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The Split: Chapter Two
In which Lorinda demonstrates her bartending virtuosity.
It was a busy Friday afternoon, just the way Lorinda liked it. Aside from the tips, she liked the way she always rose to the occasion, got into the groove, gliding back and forth behind the bar, spinning to the back-bar, grabbing even the most obscure bottle in a fraction of a second, having an encyclopedia of cocktails in her brain and backup resources close to hand if she needed them, cultivating her customers — her fans, as she thought of them — telling stories, telling jokes, flirting, knowing their names and sometimes even their parents’ or children’s names, never losing track of an order or spilling a drink, knowing exactly how to get somebody to have one more, or to cut somebody off — nicely — if they’d had one too many. She sometimes wondered how she managed to find such a great job.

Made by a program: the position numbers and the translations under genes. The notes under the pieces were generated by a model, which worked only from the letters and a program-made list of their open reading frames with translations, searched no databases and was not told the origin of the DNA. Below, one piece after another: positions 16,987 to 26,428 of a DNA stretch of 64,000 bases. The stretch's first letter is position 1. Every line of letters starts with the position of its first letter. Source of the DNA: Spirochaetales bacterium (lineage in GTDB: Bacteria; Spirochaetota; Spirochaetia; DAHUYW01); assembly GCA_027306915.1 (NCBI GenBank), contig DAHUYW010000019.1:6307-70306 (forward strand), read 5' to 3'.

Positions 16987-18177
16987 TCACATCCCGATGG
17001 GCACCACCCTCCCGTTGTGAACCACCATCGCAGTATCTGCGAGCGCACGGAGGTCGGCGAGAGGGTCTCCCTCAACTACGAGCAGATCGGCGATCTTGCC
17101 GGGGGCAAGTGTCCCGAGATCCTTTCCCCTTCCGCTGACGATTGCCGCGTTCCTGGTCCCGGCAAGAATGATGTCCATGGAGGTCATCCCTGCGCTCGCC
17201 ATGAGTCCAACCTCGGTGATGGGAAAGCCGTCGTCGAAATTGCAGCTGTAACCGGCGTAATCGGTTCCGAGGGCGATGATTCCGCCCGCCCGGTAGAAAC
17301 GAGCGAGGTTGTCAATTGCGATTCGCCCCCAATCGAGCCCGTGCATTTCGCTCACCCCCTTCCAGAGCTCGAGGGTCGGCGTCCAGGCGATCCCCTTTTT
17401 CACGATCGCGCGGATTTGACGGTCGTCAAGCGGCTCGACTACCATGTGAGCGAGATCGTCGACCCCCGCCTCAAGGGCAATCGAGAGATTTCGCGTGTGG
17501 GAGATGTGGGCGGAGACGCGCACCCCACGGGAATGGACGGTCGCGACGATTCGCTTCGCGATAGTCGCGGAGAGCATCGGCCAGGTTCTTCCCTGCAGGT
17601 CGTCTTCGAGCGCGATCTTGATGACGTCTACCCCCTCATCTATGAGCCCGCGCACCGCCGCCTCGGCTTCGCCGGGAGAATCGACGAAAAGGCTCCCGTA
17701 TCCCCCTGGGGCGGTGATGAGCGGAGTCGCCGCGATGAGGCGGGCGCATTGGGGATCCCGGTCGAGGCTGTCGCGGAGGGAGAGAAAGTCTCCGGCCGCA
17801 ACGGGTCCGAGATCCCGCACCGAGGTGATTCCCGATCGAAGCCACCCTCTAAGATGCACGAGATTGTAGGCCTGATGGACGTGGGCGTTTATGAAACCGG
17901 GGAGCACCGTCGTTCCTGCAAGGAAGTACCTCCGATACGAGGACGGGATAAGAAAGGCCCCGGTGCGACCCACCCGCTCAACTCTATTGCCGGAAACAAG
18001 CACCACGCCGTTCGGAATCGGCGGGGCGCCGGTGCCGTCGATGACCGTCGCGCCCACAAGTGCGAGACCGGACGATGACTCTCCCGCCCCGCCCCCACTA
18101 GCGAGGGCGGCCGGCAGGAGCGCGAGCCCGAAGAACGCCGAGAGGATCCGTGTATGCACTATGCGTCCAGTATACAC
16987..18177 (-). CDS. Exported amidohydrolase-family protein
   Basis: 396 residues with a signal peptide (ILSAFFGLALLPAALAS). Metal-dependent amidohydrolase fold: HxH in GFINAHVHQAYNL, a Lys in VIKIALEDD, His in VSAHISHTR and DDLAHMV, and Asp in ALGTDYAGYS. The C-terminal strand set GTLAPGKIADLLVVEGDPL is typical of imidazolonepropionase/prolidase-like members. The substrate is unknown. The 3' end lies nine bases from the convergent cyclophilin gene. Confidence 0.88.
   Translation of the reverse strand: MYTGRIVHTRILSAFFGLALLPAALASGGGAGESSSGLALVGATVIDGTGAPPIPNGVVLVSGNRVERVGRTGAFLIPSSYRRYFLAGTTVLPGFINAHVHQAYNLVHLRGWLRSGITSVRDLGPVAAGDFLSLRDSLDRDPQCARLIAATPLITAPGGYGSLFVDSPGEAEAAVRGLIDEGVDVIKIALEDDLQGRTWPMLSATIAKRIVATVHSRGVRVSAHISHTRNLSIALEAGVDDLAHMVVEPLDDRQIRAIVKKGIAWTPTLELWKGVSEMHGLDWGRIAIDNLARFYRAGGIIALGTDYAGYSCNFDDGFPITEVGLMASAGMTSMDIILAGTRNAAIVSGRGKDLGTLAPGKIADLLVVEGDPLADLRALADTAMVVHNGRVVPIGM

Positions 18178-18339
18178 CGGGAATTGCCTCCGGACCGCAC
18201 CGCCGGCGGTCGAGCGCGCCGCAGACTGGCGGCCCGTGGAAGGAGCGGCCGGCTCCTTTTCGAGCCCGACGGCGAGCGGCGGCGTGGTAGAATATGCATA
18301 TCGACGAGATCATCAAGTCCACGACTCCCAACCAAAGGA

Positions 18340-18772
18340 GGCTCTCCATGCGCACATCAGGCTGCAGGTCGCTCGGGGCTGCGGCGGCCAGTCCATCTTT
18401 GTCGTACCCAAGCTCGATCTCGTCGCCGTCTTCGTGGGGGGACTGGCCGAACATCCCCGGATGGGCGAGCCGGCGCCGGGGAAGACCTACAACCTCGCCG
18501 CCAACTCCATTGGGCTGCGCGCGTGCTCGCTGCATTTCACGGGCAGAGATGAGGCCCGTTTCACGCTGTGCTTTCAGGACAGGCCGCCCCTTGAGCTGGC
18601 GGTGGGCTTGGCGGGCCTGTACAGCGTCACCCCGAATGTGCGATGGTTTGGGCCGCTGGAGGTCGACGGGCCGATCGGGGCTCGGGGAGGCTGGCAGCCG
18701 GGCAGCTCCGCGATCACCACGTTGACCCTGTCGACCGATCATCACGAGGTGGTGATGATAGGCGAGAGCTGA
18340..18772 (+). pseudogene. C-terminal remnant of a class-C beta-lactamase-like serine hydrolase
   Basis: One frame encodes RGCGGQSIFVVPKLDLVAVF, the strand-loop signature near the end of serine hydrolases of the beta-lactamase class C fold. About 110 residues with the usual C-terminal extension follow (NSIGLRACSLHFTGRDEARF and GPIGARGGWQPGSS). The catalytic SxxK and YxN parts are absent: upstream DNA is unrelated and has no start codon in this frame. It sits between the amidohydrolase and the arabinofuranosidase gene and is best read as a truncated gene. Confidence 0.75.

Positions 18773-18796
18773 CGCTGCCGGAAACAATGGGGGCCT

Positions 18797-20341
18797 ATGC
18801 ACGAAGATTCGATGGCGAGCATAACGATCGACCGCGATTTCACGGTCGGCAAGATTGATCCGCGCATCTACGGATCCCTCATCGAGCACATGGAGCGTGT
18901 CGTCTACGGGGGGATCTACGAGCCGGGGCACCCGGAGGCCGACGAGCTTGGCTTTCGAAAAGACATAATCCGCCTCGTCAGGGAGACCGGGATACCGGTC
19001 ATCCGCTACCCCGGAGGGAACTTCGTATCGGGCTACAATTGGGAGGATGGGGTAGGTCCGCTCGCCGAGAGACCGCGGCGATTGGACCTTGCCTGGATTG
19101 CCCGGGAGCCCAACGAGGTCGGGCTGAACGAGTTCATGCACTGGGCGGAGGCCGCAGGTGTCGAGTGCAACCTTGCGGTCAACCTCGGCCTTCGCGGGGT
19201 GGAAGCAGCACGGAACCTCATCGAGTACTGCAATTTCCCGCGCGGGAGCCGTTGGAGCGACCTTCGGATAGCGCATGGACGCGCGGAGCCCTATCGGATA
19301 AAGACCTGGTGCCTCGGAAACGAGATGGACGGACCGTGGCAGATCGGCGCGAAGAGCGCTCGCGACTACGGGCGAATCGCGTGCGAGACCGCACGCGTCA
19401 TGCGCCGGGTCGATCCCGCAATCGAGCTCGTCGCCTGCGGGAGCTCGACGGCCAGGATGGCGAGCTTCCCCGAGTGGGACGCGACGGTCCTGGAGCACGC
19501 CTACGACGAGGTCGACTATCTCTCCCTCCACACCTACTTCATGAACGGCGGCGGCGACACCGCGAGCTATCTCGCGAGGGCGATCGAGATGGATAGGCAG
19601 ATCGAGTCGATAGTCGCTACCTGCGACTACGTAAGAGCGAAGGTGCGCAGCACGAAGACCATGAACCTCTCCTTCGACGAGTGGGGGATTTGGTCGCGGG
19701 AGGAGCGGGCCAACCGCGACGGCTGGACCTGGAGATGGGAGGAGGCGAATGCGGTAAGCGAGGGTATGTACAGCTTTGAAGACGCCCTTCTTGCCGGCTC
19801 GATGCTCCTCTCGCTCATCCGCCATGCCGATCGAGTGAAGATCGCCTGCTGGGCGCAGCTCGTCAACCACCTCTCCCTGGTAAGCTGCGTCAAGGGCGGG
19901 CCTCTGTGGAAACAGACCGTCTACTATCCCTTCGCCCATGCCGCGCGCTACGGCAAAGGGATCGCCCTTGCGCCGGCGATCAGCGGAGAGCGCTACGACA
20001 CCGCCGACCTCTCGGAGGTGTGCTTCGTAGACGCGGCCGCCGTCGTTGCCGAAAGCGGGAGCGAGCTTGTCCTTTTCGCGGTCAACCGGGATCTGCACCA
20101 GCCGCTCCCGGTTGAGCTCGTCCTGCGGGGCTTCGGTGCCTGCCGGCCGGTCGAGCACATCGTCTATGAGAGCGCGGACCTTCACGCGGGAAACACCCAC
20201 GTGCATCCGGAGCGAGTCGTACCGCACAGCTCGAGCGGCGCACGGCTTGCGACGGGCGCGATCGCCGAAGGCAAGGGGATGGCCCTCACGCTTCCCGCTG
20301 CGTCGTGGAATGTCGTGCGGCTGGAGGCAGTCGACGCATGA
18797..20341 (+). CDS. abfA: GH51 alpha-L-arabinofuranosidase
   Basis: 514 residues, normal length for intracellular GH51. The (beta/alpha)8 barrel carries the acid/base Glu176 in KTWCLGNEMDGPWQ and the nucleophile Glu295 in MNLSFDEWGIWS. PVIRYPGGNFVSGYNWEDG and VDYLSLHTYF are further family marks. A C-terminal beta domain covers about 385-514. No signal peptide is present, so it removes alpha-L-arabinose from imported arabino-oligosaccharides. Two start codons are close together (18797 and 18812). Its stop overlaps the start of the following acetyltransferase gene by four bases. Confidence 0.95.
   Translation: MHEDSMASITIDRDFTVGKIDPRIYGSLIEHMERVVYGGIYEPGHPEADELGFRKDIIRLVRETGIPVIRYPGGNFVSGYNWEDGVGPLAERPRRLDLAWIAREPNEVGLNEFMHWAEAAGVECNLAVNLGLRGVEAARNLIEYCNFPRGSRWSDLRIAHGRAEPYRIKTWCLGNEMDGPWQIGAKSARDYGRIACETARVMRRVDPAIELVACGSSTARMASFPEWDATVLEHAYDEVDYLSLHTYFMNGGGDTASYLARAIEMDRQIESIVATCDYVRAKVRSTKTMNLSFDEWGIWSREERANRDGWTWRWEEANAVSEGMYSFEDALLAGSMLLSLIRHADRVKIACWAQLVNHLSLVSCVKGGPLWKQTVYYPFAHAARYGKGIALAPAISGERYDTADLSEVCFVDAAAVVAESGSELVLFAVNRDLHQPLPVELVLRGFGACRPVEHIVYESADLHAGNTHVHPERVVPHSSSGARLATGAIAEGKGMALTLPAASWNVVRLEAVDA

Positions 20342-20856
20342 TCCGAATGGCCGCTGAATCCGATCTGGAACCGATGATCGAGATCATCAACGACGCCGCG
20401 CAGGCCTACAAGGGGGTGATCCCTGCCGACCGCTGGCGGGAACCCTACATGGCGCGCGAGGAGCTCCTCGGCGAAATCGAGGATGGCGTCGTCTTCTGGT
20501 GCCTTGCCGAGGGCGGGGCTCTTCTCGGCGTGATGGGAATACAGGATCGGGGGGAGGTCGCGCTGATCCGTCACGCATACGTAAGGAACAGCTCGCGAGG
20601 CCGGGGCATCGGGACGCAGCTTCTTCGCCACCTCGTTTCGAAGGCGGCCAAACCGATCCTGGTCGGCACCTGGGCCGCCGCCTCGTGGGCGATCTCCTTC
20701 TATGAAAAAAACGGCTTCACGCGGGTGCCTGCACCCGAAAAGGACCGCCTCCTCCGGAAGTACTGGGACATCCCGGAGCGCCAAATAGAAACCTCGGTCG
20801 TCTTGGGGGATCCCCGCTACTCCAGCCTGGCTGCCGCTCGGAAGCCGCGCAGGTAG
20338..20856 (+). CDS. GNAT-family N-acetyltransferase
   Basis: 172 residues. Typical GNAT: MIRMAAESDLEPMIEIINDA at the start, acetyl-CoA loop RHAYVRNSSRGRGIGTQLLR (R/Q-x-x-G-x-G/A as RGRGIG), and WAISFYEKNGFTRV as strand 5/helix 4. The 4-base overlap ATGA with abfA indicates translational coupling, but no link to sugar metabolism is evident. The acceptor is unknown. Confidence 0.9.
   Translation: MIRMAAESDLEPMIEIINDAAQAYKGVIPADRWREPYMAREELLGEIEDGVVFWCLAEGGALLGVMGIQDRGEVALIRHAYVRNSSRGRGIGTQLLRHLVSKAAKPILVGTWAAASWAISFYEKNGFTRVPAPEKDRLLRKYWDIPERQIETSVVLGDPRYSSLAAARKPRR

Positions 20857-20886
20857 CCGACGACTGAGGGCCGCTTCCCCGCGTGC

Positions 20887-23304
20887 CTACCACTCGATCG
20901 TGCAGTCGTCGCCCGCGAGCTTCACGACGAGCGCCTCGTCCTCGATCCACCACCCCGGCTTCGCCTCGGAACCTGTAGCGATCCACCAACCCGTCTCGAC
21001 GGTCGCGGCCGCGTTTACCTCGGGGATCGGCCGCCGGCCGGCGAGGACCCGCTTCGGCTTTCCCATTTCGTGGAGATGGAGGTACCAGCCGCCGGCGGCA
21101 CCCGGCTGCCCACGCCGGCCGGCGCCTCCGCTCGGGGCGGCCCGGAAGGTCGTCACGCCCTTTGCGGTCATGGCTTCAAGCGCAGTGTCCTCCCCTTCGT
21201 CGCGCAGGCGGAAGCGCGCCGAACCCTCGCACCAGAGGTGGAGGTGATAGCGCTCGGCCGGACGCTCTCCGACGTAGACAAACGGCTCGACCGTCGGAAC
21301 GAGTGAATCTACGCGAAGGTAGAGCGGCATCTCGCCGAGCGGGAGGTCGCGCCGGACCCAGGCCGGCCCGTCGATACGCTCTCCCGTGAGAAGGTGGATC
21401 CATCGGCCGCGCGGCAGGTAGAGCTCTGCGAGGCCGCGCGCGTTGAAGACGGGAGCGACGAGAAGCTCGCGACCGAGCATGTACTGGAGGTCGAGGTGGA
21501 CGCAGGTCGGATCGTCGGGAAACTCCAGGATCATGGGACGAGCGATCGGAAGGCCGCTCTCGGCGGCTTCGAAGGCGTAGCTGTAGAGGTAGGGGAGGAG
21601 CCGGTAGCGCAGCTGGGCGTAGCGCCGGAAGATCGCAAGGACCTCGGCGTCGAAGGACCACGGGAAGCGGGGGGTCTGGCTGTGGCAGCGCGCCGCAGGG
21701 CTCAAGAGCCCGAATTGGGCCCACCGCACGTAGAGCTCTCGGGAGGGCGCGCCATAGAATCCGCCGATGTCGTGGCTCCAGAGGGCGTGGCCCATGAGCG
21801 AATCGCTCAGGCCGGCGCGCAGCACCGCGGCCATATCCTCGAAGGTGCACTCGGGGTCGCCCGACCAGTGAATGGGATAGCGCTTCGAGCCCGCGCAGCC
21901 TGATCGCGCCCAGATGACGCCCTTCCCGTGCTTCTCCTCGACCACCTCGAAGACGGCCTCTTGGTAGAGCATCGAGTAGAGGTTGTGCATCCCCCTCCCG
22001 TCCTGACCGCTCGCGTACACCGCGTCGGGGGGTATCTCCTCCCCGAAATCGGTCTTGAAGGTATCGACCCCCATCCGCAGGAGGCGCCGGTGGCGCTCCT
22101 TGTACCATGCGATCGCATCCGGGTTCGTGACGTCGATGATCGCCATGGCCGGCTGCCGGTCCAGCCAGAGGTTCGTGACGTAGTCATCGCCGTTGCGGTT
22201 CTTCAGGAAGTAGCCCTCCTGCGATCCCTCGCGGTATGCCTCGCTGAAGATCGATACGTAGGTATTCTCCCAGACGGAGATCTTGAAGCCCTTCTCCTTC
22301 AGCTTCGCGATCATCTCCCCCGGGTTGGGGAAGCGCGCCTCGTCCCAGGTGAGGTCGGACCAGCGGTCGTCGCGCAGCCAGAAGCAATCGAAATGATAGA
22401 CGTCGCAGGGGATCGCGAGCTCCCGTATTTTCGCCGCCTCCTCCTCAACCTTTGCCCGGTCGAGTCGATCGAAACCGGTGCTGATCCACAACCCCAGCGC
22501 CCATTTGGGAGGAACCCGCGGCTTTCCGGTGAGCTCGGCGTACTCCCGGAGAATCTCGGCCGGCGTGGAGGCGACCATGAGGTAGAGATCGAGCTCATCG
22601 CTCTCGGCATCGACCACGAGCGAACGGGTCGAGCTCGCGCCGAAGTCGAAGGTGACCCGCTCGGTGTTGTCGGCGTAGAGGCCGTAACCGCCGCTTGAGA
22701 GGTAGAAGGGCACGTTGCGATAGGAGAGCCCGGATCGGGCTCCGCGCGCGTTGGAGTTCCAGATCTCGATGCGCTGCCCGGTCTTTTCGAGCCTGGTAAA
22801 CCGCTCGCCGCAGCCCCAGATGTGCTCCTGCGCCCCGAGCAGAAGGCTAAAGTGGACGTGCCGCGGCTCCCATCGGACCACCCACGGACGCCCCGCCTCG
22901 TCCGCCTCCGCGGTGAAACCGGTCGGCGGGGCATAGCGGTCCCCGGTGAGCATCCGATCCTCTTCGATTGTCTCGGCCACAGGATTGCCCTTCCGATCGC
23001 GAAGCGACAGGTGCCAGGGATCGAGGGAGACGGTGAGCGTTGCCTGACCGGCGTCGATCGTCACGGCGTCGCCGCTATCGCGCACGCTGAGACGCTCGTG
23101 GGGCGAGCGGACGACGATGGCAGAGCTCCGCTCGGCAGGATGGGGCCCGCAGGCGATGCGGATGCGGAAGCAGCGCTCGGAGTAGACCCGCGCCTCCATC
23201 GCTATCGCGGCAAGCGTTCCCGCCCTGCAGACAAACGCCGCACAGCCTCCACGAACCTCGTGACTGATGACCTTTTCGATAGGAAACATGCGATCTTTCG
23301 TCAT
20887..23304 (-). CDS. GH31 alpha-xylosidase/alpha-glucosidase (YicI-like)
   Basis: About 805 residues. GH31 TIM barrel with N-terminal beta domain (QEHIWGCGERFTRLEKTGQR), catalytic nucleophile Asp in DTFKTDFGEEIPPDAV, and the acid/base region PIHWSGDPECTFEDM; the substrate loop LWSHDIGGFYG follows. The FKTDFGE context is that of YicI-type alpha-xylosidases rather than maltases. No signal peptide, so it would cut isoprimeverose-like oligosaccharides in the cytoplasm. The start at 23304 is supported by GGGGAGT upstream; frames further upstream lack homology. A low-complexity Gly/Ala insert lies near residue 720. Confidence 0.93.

A good-looking man in his mid-twenties squeezed into the only vacant barstool. She’d never seen him before. Well dressed for PumpJack’s: a sports jacket over an open shirt with a collar. “Howdy, stranger,” she said. “What can I get you?”
“Can I have a Johnny Reb?” the new guy said. ”With a lime?”
“One Reb,” said Lorinda, instantly fishing up a bottle from below the bar top, popping the top, stuffing in a wedge of lime, and sliding it to him. “I’m Lorinda, by the way. Welcome to my bar.”
“Ooooh, Lori’s in love,” said a big guy in a black tee-shirt three stools over.
“Leave her alone,” said the pretty young woman in sage-green scrubs sitting between them. She loudly drained the dregs of a raspberry-red drink through a straw. “He’s cute.”
“Benjie, you just shut up and mind your own business. Thank you, Nurse Emmie.”